Antitrust's Rule of Reason: Only Competition Matters
Gregory J. Werden
U.S. Department of Justice - Antitrust Division
March 1, 2013
The rule of reason is the standard for testing whether a restraint of trade violates the Sherman Act. The thesis of this article is that the only issue under the rule of reason is the impact of a restraint on the competitive process; the Sherman Act does not employ a welfare standard. This thesis is developed first by clarifying welfare concepts, explaining how the views of Robert Bork have been misrepresented, and examining the relationship between the Sherman Act's goal and its liability standard. The article then reviews Supreme Court decisions articulating and explicating the rule of reason to show that the Court's focus has been on the competitive process rather than welfare. The article also outlines the application of the rule of reason using impact on the competitive process as the test for legality. Finally, the article shows that Sherman Act cases cited by scholars as adopting or implying a welfare standard actually do no such thing.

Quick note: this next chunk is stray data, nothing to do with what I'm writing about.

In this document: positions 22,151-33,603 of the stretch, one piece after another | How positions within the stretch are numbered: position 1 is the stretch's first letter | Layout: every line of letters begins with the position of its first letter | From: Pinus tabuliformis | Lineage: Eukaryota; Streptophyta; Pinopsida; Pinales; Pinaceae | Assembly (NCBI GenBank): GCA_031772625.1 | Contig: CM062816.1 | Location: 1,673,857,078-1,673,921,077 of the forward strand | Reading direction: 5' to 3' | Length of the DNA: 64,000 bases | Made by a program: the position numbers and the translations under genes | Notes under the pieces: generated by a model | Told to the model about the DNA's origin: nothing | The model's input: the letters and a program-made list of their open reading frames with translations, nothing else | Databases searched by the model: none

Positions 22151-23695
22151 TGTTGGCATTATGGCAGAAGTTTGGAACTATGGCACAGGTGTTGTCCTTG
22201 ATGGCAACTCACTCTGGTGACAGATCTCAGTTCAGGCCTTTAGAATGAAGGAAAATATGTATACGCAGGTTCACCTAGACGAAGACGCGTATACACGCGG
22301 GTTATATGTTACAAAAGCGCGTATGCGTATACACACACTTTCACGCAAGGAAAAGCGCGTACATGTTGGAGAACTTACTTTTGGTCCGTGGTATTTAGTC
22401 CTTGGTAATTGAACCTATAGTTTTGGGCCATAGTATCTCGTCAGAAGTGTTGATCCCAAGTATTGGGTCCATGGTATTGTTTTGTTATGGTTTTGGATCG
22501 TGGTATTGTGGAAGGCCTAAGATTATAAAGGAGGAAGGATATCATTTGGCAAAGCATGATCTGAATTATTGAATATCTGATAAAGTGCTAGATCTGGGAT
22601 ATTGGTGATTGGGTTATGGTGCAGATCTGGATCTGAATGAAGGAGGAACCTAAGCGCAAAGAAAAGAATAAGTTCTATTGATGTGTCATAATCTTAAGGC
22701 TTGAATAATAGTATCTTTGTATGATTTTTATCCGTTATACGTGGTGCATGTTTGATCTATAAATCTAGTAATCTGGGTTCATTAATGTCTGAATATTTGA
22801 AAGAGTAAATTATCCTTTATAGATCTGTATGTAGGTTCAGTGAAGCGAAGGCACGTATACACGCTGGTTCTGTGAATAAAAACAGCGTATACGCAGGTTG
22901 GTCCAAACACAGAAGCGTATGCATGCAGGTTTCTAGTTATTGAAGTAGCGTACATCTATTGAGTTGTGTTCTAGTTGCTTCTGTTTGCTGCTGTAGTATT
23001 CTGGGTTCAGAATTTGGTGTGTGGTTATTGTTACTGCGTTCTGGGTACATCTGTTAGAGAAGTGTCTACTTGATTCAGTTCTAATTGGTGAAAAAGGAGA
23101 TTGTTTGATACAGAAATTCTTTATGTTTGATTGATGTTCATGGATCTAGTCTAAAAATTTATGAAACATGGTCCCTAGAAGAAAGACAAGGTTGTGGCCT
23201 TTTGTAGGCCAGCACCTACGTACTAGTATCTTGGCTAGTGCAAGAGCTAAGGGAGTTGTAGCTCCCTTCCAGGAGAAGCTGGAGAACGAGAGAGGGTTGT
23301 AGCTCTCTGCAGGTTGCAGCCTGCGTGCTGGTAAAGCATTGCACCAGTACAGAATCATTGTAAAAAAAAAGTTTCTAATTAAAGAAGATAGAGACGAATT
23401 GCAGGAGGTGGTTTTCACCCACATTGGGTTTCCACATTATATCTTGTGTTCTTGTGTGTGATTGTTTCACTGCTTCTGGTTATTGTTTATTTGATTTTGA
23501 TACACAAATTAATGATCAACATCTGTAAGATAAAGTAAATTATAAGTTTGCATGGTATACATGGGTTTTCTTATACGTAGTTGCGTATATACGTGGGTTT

Number of Pages in PDF File: 54
Keywords: antitrust, rule of reason, consumer welfare, Robert Bork
JEL Classification: K21, L40
Date posted: March 3, 2013 ; Last revised: February 25, 2014
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